Earlier this month, Instacart publicly announced that it had redesigned its “shopper experience for more choice and clarity,” adding that it aimed to “provide clearer and more consistent earnings.
The San Francisco-based startup, which has more than doubled its total venture capital funding amount in a year to $1.6 billion, allows customers to buy marked-up groceries online. “Shoppers,” in company parlance, are the ones doing the bulk of the labor—they constitute 70,000 workers across North America. The ratio of shoppers to bona fide employees is over 116 to 1.
Shoppers drive to the store, select the items, bag them, and deliver them. Sometimes they even correspond via app with the customer while shopping.
This new pay setup for shoppers (known internally as the “Boulder model,” after the Colorado city where it was pioneered) has already been rolled out in some cities. It will reach all parts of the country by year’s end.
But numerous Instacart workers that spoke with Ars are not happy. They say that their take-home pay has fallen again, this time by an estimated 25-50 percent in some cases. An anonymously-written Medium post calls the new structure “purposefully confusing and unpredictable.”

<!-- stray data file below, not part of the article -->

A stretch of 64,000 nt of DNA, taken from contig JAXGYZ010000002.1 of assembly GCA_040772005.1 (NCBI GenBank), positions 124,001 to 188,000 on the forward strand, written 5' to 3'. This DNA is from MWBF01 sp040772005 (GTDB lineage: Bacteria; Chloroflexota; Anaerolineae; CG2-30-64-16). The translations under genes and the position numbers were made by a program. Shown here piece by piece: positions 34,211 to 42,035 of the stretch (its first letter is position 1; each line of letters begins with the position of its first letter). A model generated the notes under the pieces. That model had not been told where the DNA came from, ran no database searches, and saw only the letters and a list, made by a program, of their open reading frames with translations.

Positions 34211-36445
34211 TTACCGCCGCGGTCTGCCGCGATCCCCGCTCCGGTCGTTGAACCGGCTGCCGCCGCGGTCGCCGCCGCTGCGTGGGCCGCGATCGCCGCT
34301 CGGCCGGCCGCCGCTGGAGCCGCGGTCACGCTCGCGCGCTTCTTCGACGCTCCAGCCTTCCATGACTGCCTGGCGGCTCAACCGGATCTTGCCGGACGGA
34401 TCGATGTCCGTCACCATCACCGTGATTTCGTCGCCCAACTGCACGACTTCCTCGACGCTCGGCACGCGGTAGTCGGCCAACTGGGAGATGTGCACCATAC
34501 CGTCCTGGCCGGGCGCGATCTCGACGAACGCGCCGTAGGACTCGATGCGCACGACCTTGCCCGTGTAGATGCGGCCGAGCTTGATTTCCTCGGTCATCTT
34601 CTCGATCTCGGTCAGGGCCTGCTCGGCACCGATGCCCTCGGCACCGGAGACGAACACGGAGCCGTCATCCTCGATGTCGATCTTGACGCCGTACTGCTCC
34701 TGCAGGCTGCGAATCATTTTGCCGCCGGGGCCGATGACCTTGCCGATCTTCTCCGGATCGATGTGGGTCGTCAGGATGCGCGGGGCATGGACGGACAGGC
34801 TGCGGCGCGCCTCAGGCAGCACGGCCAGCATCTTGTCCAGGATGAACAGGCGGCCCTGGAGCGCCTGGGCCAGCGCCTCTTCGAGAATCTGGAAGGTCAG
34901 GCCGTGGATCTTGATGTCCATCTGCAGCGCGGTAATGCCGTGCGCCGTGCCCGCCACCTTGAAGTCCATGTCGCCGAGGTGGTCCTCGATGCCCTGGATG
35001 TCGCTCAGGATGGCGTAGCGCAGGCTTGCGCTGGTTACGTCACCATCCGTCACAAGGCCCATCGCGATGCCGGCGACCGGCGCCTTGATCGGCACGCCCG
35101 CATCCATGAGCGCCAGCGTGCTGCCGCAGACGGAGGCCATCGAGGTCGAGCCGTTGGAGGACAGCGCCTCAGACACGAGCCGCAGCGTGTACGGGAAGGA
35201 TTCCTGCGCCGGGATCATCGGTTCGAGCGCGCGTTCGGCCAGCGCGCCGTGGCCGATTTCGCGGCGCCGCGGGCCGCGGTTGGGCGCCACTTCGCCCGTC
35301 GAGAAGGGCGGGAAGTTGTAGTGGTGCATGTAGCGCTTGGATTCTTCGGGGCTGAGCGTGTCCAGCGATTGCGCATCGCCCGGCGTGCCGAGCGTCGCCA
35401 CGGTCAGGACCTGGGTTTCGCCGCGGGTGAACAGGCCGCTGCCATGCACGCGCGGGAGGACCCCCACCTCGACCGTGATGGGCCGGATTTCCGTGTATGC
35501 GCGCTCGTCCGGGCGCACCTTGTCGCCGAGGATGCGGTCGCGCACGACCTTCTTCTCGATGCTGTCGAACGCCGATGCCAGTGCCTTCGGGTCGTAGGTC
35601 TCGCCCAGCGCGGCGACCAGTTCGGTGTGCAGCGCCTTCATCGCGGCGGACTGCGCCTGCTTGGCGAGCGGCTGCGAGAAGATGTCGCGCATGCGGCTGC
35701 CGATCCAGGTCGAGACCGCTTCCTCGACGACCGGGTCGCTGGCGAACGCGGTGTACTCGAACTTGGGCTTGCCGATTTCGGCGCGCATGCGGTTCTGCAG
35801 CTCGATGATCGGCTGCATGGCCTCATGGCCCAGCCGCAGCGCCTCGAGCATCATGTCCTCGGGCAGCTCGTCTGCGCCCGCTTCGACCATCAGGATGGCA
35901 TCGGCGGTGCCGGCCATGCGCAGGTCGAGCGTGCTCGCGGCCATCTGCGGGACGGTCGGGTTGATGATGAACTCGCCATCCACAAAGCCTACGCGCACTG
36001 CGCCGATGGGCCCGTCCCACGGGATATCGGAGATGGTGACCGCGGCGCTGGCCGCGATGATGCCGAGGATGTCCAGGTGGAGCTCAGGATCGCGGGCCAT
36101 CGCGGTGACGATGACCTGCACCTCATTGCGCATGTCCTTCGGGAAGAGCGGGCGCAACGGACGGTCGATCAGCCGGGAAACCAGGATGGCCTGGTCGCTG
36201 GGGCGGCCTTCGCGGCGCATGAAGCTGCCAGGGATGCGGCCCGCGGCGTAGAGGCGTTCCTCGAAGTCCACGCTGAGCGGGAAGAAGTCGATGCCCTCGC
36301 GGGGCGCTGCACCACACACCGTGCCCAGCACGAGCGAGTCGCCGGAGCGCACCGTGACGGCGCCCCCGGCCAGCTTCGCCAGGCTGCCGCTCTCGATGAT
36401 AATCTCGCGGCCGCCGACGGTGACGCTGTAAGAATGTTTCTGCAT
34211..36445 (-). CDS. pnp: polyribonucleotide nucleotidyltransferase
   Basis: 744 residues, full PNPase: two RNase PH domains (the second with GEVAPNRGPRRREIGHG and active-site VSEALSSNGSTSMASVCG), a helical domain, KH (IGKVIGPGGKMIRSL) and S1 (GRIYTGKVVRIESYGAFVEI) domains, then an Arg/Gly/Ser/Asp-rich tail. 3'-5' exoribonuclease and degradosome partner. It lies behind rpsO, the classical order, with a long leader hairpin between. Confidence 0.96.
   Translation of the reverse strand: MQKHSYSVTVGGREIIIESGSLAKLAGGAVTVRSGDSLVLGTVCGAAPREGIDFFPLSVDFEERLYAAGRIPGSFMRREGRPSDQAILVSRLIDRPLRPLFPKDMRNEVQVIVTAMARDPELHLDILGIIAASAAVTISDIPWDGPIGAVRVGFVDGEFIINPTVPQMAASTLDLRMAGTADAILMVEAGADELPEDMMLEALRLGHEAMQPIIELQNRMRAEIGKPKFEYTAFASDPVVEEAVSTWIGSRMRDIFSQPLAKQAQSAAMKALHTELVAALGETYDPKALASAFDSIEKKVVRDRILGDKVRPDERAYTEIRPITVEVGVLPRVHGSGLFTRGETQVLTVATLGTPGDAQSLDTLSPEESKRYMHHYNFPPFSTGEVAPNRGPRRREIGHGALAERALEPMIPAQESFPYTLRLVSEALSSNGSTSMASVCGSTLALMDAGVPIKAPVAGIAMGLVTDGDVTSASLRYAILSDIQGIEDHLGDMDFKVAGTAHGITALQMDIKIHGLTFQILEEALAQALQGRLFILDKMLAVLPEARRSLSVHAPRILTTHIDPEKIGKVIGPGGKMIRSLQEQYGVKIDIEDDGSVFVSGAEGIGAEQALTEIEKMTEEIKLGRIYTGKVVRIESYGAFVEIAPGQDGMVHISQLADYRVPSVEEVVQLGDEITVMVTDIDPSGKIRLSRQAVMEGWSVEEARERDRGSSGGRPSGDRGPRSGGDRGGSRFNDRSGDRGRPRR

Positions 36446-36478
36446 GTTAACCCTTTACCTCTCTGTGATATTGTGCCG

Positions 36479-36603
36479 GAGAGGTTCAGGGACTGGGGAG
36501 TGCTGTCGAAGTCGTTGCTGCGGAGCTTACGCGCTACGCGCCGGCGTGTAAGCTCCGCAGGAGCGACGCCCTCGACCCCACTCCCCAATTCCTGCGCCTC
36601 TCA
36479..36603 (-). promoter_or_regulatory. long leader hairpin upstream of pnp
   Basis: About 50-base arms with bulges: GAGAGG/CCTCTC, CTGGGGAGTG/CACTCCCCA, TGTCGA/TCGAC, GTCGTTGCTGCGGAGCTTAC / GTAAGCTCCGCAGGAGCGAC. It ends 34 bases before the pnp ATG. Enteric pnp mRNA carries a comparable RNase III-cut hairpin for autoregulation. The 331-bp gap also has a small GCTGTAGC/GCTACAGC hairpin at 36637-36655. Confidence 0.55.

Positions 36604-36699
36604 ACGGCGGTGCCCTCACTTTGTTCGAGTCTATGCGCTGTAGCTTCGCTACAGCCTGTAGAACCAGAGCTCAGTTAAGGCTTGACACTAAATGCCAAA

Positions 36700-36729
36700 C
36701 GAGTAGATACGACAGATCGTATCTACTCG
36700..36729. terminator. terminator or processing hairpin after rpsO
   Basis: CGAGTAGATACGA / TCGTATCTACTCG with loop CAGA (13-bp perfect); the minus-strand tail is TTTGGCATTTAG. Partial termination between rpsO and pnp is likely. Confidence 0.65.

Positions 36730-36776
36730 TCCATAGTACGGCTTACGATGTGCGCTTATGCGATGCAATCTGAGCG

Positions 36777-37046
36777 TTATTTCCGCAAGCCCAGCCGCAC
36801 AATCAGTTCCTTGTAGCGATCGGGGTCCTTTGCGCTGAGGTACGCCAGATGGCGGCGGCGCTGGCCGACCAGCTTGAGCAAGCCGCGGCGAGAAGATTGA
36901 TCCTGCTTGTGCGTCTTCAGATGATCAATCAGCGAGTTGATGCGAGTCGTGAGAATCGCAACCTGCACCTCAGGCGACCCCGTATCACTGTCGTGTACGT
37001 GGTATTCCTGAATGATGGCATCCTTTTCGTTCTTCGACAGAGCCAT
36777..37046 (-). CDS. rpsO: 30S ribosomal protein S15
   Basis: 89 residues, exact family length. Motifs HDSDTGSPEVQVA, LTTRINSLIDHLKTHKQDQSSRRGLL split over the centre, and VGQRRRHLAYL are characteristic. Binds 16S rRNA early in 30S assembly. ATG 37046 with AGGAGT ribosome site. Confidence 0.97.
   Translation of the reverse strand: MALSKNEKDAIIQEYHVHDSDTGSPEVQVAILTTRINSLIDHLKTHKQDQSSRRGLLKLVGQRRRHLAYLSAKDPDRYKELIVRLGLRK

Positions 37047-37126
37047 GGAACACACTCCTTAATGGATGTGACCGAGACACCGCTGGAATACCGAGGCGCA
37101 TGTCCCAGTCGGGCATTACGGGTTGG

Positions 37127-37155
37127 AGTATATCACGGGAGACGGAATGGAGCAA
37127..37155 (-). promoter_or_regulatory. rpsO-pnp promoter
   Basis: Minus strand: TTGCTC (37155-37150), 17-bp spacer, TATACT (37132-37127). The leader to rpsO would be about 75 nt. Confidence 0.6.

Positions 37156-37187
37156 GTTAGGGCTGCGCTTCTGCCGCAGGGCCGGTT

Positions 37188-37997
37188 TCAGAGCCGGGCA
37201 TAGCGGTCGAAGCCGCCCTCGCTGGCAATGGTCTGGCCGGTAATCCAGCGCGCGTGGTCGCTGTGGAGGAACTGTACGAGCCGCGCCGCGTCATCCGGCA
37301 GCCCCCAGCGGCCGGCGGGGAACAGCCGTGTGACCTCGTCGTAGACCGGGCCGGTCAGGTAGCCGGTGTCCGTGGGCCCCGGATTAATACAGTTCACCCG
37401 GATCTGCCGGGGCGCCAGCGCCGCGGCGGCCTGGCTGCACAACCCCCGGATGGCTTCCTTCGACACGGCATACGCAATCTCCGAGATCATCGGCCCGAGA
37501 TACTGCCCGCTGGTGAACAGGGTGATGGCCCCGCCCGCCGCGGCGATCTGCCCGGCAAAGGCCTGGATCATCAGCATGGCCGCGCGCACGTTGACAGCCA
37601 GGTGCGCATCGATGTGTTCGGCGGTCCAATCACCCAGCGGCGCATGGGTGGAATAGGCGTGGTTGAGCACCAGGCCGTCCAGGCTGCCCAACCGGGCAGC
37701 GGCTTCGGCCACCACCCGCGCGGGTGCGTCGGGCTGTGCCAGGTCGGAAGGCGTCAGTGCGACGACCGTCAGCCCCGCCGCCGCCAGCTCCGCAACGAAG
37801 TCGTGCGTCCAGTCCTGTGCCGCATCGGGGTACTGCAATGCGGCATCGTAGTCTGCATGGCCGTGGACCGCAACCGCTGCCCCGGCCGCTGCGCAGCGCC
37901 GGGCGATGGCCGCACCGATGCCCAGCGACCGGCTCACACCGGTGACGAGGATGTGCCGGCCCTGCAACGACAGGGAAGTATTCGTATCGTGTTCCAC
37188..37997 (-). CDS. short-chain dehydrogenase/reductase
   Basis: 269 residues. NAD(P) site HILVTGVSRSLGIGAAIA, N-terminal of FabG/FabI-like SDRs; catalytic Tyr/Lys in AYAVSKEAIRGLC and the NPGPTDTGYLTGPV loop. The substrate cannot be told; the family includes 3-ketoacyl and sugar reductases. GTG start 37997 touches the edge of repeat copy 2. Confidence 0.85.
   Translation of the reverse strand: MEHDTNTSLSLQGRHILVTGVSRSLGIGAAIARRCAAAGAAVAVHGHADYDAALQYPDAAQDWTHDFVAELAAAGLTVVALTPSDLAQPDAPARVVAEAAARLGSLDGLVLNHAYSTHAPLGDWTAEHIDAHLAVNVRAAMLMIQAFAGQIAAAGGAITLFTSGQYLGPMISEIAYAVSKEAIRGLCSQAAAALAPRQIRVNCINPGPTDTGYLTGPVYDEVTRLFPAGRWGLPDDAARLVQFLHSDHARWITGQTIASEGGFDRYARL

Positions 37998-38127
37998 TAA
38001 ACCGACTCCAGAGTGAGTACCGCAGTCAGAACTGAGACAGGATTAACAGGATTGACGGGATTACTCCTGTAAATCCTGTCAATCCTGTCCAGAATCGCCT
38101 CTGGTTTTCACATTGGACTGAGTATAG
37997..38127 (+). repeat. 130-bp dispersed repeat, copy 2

Many see it is a a continued devaluation of the labor that provides the backbone of Instacart. The guaranteed $15 hourly wage that some veteran shoppers were paid when they were hired just a few years ago has all-but disappeared.
“It’s kind of disheartening, as Instacart grows as a company that can compete with Amazon, it’s disheartening that they’re getting bigger and bigger and there’s no trickle down,” William Freeland, a shopper in Sacramento, California, told Ars. He said his pay has been cut in half under the new system, from around $25 per hour to about $12 per hour, before expenses.
“We’ve been getting our pay cut and cut and cut,” he added. “As the company grows, we should be profiting as well.”
Meanwhile, benefits for the company’s nearly 600 employees include “daily meals and snacks,” “take what you need vacation (and we really mean it),” “16 weeks maternity leave and eight weeks paternity leave so you can truly bond with your child,” and more.
Instacart now says that the new system provides far better clarity for shoppers, showing them ahead of time a preview of what they’re agreeing to do and precisely how they’re being paid for it.
“Exact dollar per batch—that’s transparency,” David Hahn, the company’s chief product officer, told Ars in a lengthy phone interview earlier this week.
Hahn joined the company in April 2018 and said that he himself worked 100 hours as a shopper to get a better understanding of what they go through.
“It’s designed to keep average earnings the same, and this is all communicated before the shopper clicks the accept button,” he added.
But does it? Without a systematic study it’s hard to say for certain. Dozens of unhappy shoppers on a closed Facebook group to which Ars was invited say that the change hasn’t been positive.